At any rate, he suggests, some things need to be done simply for principle. "We are, at the end of the day, not trying to be the most popular organization in the world. A lot of organizations look at a situation and say, 'What's the best way to get ahead? How do we have to compromise our beliefs to achieve something, to become more successful?' But when you have a leader like Richard Stallman, those considerations are just never there. There's none of this short-term stuff."

Looking ahead to 2007, Brown sees only more of the same activism for the FSF. Both the BadVista and Defective By Design campaigns will continue, and he suggests that other campaigns in the coming year will probably focus on hardware drivers for GNU/Linux and software patents.

"It's going to be a busy year," Brown predicts. "2006 was great, but 2007 is going to be huge."

Bruce Byfield is a computer journalist who writes regularly for NewsForge, Linux.com, and IT Manager's Journal.

Bruce Byfield is a computer journalist who writes regularly for Linux.com.

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on 2006: The year the FSF reached out to the community

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He's right; you live and learn

Posted by: Anonymous Coward on December 30, 2006 04:32 AM
Nobody's perfect, and that includes pioneers like Stallman, von Neumann, Linus, the Curies, etc. For example, had Marie Curie known of the harmful effects of radiation (nobody did back then), she probably wouldn't have carried a lump of radium in her pocket all those years to demonstrate to people. We now know better. The FSF, including Stallman, is learning and growing like all of us. That their work for software freedom over the last 22 years has benefitted us immensely cannot be denied.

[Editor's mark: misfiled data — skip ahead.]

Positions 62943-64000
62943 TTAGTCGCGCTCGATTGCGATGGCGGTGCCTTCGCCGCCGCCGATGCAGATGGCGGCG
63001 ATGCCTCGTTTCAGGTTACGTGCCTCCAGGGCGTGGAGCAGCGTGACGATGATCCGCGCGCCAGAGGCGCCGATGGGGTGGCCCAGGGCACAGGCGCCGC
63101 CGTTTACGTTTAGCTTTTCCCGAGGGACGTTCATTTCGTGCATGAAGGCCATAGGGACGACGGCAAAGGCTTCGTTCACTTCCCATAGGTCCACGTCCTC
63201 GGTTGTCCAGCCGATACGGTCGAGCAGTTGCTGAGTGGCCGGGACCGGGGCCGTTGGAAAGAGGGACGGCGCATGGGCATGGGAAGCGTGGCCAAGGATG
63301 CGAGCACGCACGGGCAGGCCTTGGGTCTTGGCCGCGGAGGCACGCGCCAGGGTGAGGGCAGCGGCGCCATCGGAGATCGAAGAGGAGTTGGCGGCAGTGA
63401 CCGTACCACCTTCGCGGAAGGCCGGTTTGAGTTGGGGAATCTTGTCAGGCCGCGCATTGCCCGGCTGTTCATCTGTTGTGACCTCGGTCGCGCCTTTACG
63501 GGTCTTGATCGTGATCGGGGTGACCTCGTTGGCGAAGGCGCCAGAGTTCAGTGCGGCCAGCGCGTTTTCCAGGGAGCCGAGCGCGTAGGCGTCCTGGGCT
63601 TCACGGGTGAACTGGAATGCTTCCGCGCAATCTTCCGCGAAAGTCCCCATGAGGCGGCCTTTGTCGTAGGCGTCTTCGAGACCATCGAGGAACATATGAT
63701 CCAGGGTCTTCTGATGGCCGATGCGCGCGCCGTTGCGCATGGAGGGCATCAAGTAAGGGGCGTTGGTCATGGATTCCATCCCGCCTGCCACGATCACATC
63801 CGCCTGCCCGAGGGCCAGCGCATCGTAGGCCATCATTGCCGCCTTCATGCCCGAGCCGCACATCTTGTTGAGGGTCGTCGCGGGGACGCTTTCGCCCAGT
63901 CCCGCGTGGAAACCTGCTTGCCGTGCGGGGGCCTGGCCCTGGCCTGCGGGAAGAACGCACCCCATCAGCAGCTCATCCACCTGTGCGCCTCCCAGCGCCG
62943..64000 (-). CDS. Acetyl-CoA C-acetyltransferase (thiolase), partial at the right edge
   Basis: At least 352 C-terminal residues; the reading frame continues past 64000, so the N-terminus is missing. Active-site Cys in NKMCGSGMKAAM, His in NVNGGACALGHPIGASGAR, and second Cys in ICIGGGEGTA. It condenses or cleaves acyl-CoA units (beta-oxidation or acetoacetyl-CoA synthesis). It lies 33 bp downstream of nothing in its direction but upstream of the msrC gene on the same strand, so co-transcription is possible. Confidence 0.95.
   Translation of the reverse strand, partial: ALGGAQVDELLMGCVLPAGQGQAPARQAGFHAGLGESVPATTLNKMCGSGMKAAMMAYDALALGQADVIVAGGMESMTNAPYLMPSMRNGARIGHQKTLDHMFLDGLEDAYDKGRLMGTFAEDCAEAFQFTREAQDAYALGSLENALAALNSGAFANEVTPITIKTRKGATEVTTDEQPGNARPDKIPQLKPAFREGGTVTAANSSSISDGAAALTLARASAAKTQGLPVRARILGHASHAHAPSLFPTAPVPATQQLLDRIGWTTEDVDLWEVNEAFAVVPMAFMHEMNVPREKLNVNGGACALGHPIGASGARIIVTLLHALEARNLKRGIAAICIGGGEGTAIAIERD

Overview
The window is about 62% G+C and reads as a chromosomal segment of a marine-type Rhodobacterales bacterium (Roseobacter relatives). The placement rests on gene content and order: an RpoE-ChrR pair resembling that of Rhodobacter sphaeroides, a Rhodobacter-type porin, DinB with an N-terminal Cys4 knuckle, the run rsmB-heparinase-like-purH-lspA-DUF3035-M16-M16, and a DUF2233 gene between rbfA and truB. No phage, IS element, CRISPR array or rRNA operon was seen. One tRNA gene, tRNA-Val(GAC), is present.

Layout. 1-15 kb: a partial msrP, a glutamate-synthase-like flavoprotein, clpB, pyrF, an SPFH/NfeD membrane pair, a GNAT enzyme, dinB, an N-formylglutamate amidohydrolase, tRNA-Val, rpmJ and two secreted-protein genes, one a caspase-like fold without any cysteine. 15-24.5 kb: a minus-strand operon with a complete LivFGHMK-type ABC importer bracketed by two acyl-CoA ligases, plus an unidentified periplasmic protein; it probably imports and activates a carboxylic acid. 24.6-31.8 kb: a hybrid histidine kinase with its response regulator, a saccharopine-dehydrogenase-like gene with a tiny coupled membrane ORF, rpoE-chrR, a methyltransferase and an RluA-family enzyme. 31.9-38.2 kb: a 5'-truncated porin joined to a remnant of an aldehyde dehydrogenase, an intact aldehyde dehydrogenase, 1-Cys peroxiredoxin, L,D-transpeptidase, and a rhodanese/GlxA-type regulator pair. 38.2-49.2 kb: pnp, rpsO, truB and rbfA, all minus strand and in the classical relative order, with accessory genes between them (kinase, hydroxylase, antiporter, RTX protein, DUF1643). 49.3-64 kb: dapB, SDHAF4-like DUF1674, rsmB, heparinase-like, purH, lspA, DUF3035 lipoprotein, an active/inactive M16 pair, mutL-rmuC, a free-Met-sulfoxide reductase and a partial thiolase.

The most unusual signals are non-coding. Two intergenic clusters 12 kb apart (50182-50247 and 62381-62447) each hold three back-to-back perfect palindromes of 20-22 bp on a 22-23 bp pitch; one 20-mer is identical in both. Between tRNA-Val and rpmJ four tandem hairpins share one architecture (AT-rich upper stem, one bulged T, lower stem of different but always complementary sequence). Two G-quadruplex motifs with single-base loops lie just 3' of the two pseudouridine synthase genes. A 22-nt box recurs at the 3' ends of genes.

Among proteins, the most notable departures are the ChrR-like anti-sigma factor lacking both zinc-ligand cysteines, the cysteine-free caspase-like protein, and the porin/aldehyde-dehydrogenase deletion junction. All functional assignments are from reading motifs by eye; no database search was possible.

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Great article

Posted by: Anonymous Coward on December 30, 2006 10:25 AM
I really hope 2007 is going to be huge.<nobr> <wbr></nobr>:)

I think we should have a website similar to spreadfirefox.com, it appears to have been very successful.

What people can do;
* Join or donate to the Free Software Foundation (FSF).
* Join the Electronic Frontier Foundation (EFF).
* License the stuff you make under a free software license, such as the GNU General Public License (GPL).
* In your software, put a note in the about dialog, the website and the documentation about being free software.
* Put "I like free software" or something, your forum signature, e-mail signature, on your blog, on your website, etc.
* Link to FSF from your blog, website, etc.
* Chat/hang on the Freenode IRC network.
* Contribute to free software projects, if you cant code, then donate money, write documentation, do translation to your language, volunteer as a forum moderator, write FAQ, contribute to the wiki, etc.
* If you are member of a social-networking website (such as MySpace *yuck*), put "I like free software" on your profile, or list free software as one of your interest, use the "free software" tag, or join the "free software" team/group/thing if such exist, if it doesn't, then create it.
* Use your right to free speech and don't just be an reader on the web, be a writer too, get a website, get a blog, write about free software.